Most taxing jurisdictions have the auditor document the sampling procedures that they intend to use in conducting the audit. If they do not offer any documentation, you should ask the auditor to provide a detailed statement describing the procedures that they intend to use. This documentation should include how the sample was designed (e.g., which accounts were selected, the time period of the review, the field that will be used to establish the time period, etc.) as well as how the results of the sample review will be projected across the audit population.
Do not let the auditor give you a “canned” or short response. In addition, there are questions you must ask regarding the way an auditor will treat certain types of transactions and issues. These include, but are not limited to, negative transactions, credit transactions, missing documents, missing data for a period of time, tax erroneously paid on purchases, tax law changes and accounting system changes.
Alvarez & Marsal Taxand Says:
Be proactive: anticipate problems before they occur. One of the areas where we typically see auditors take shortcuts is when they are explaining the results of the sample to the taxpayer at the end of the audit and providing evidence that the sample results accurately represent the population of transactions sampled. As stated above, it is important from the onset to obtain a thorough understanding of the techniques that the auditor will use. With proper preparation, the use of sampling will result in a fair and accurate assessment or refund, and will significantly improve the efficiency of the review.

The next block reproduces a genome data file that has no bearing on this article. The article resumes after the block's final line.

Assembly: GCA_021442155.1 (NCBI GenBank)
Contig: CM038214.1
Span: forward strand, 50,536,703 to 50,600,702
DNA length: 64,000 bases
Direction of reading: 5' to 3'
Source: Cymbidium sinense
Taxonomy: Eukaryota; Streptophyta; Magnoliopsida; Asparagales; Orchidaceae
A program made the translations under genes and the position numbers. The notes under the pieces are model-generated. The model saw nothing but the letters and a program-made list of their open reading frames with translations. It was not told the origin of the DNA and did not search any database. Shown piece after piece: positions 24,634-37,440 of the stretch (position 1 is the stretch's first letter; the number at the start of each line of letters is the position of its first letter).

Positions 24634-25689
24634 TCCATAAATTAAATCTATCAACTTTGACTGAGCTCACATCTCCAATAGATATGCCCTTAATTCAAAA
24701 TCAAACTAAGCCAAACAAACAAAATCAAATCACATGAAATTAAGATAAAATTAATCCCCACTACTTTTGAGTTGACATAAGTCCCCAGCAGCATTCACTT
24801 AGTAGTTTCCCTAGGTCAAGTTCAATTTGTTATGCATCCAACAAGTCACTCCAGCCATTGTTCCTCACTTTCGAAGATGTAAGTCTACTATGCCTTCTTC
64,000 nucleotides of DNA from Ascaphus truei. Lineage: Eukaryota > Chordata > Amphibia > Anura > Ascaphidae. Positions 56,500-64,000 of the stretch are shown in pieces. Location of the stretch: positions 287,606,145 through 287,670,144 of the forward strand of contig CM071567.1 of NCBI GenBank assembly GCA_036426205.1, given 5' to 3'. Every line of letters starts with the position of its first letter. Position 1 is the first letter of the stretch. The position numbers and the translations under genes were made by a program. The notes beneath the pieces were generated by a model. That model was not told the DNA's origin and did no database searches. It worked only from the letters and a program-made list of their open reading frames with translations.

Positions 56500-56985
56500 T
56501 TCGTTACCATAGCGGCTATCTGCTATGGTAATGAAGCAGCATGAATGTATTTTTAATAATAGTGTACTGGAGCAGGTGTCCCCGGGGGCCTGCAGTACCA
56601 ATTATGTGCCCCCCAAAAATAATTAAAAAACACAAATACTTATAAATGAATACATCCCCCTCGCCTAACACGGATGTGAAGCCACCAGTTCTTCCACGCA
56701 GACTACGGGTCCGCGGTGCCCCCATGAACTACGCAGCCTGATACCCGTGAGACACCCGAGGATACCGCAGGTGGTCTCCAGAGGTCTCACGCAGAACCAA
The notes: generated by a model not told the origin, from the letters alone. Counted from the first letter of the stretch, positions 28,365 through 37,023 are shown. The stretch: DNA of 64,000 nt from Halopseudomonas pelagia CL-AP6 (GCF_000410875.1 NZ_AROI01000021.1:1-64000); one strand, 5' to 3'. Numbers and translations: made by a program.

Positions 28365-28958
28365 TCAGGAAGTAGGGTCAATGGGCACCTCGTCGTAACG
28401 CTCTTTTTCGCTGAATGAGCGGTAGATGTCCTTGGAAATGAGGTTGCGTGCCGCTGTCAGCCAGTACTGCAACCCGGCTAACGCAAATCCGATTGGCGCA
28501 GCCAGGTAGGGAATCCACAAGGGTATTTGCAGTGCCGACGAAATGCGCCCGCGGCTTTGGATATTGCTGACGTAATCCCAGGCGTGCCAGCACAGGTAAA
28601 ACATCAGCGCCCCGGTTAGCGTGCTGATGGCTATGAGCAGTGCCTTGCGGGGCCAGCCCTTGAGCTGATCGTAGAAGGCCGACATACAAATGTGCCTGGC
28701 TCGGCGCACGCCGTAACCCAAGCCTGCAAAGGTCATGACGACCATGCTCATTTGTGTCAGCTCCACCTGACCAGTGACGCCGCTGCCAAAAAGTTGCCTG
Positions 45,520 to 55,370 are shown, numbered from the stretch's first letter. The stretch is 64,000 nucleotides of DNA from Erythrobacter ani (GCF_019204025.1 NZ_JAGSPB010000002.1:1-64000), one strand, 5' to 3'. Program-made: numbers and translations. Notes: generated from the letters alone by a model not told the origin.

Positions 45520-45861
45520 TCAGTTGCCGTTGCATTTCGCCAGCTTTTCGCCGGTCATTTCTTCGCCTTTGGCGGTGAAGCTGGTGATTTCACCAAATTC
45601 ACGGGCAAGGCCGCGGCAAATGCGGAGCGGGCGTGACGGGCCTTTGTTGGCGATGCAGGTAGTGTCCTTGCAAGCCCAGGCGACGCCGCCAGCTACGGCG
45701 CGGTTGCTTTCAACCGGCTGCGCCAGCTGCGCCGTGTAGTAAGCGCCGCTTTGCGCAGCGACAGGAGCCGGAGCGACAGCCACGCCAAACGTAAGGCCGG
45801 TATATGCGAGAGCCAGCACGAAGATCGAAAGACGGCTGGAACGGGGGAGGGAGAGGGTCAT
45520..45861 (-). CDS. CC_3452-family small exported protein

The information contained herein is of a general nature and based on authorities that are subject to change. Readers are reminded that they should not consider this publication to be a recommendation to undertake any tax position, nor consider the information contained herein to be complete. Before any item or treatment is reported or excluded from reporting on tax returns, financial statements or any other document, for any reason, readers should thoroughly evaluate their specific facts and circumstances, and obtain the advice and assistance of qualified tax advisors. The information reported in this publication may not continue to apply to a reader's situation as a result of changing laws and associated authoritative literature, and readers are reminded to consult with their tax or other professional advisors before determining if any information contained herein remains applicable to their facts and circumstances.
About Alvarez & Marsal Taxand
Alvarez & Marsal Taxand, an affiliate of Alvarez & Marsal (A&M), a leading global professional services firm, is an independent tax group made up of experienced tax professionals dedicated to providing customized tax advice to clients and investors across a broad range of industries. Its professionals extend A&M's commitment to offering clients a choice in advisors who are free from audit-based conflicts of interest, and bring an unyielding commitment to delivering responsive client service. A&M Taxand has offices in major metropolitan markets throughout the U.S., and serves the U.K. from its base in London.
Alvarez & Marsal Taxand is a founder of Taxand, the world's largest independent tax organization, which provides high quality, integrated tax advice worldwide. Taxand professionals, including almost 400 partners and more than 2,000 advisors in 50 countries, grasp both the fine points of tax and the broader strategic implications, helping you mitigate risk, manage your tax burden and drive the performance of your business.